I don't understand why Change “I must go and look for my brothers.” from active voice to passive voice was migrated to ELL.

I know learners are more likely than native speakers to ask questions involving switching a statement from active to passive voice, and there would certainly be a strong case for migrating "trivial" questions in this general area (assuming ELU doesn't already have a suitable earlier question that would justify duplicate closevotes).

But it seems to me the specific example above isn't at all trivial - it's downright awkward, and imho it deserves the kind of detailed analysis ELU should be more geared up to provide. To my mind, a suitable response on ELL would simply be This sentence wouldn't normally use passive voice.

Just so it's clear what Up/Downvotes for this meta question should mean, I think the question should not have been migrated. So upvote if you agree, and downvote if you think migration was the right thing to do.

1 Answer 1


I migrated the question because it seems to be very basic.

As far as I could tell, the question required no deep insight into English, just a lesson in how to turn an active voice sentence into a passive one.

If I am wrong we can ask for it back.

  • Sounds good to me. I also thought "very basic" initially, simply because most questions about passive voice on ELU are relatively trivial. But then I realised that I personally don't really know how to answer this particular one, so I started composing a comment with my initial thoughts. By the time I was ready to click "Add Comment" the question had already been migrated, but by then I was pretty sure I didn't actually have a clue how to answer. I realise not exactly an "expert", but I'd have thought if I don't know something about English, it's probably more suitable for ELU than ELL Sep 22, 2015 at 18:20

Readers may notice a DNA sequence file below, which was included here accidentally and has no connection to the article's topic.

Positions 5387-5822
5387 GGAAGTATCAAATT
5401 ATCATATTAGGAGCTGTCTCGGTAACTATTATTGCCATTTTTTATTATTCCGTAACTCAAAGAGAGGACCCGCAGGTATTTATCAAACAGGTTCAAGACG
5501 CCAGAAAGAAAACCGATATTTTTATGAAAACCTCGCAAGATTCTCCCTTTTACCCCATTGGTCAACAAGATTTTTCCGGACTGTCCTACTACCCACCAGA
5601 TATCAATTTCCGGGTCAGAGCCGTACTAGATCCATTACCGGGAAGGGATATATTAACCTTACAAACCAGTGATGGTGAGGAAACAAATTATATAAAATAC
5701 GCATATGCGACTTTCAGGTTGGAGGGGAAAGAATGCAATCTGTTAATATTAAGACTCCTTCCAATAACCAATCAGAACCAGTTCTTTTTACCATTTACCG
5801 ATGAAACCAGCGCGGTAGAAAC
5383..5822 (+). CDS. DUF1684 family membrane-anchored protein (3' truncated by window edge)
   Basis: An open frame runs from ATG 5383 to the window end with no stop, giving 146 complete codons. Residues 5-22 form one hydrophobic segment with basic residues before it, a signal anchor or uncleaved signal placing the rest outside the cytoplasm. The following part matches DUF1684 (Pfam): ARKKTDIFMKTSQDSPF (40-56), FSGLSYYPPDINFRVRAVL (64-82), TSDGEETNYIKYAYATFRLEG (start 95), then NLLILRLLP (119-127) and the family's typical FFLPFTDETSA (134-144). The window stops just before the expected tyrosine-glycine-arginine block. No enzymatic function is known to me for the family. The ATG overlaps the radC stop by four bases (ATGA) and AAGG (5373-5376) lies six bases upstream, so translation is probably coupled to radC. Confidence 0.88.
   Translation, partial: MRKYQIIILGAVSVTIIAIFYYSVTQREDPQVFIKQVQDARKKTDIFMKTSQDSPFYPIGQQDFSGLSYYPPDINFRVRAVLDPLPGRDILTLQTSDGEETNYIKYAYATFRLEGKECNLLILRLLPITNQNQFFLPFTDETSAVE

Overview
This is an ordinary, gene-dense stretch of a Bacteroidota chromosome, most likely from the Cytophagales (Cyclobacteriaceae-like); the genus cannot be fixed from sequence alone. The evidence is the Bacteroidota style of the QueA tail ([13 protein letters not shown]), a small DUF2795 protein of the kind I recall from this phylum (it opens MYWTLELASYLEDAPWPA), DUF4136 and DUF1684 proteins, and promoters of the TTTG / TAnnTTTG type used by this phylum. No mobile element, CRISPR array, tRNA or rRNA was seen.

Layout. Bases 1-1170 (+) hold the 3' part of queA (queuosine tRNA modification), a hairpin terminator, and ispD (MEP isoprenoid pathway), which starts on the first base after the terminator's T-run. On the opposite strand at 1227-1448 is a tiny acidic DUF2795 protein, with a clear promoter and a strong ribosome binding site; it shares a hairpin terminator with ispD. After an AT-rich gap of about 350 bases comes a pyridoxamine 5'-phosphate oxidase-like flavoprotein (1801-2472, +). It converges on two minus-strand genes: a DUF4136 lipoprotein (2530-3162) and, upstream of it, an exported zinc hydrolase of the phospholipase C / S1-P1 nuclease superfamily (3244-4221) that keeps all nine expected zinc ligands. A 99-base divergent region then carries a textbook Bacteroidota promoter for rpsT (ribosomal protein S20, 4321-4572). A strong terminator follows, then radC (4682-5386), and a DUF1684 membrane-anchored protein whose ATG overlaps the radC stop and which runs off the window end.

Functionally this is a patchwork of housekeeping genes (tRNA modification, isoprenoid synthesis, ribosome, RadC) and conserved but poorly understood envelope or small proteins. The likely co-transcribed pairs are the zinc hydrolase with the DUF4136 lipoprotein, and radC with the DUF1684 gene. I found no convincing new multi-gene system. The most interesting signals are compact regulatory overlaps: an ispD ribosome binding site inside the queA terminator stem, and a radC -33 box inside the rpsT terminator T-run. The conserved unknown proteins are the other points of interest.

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    Given that John Lawler has answered the question on ELL, and that it really was for someone learning English, I doubt that undoing the migration is an option. If you think that an answer exists that isn't suited for someone learning English, I will reopen the question here. Sep 22, 2015 at 21:32
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    I don't understand why the fact of John having answered (which wasn't the case when I originally raised the issue here) should make any different to the question of whether the migration was "correct" (or indeed, whether it should be "re-migrated" back). But there are currently 4 downvotes against only a single upvote for my position on this one. That, and the 6 upvotes for this answer, strongly suggest the site consensus favours your position. John's is an excellent answer though (as ever! :), so I'm quite happy we now have it on ELL. Sep 23, 2015 at 13:56
  • Good :D glad this is sorted. It wasn't so much John himself having answered, more that the answer has a good number of upvotes. Sep 23, 2015 at 14:02
  • Well, I take some consolation from the fact that my "initial musings" comment on the question said the example probably couldn't be converted to passive because [must] doesn't support a "direct object" (subsequently confirmed by John's without a direct object, Passive is impossible). It certainly didn't seem like a "Too Basic / General Reference" question at the time though. But perhaps it's for the best it's ended up on ELL though - doubtless they'll have more future questions where it can be cited in duplicate closevotes (why are incompetent TEFL teachers obsessed with "passivizing"?). Sep 23, 2015 at 17:49
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    @FumbleFingers I don't know if that's what John says 'cuz I don't have enough time to go and have a look. But if he does say that, it ain't krekt. No direct object, indirect object, complement of a preposition or NP in a complement clause, then no passive. But your intuitions were kind of on target. You are right this question would have been so much better here where the readership might be able to understand the metalanguage and got more from it. Questions about English grammar seem to be too much for this site nowadays it seems ... Sep 28, 2015 at 0:03
  • @Araucaria: There are only 7 votes (2 up, 5 down) to the question, and arguably votes on Matt's answer are irrelevant (they're probably from the same users, giving the same opinions in two different ways). So maybe it's fair to say not many ELU users care much one way or the other. Far be it from me to big myself up (I know I'm a linguistic ignoramus compared to may others here, including yourself! :) but the fact of the matter is I feel I couldn't have answered the Q adequately, and I still think that's a strong argument for saying "This is not a totally trivial learner's question". Sep 28, 2015 at 18:25
  • @FumbleFingers I agree. It's not a trivial learner's question. (Not that a learner's questions is trivial of course! It just might not be suitable ELU fodder) Sep 28, 2015 at 20:22

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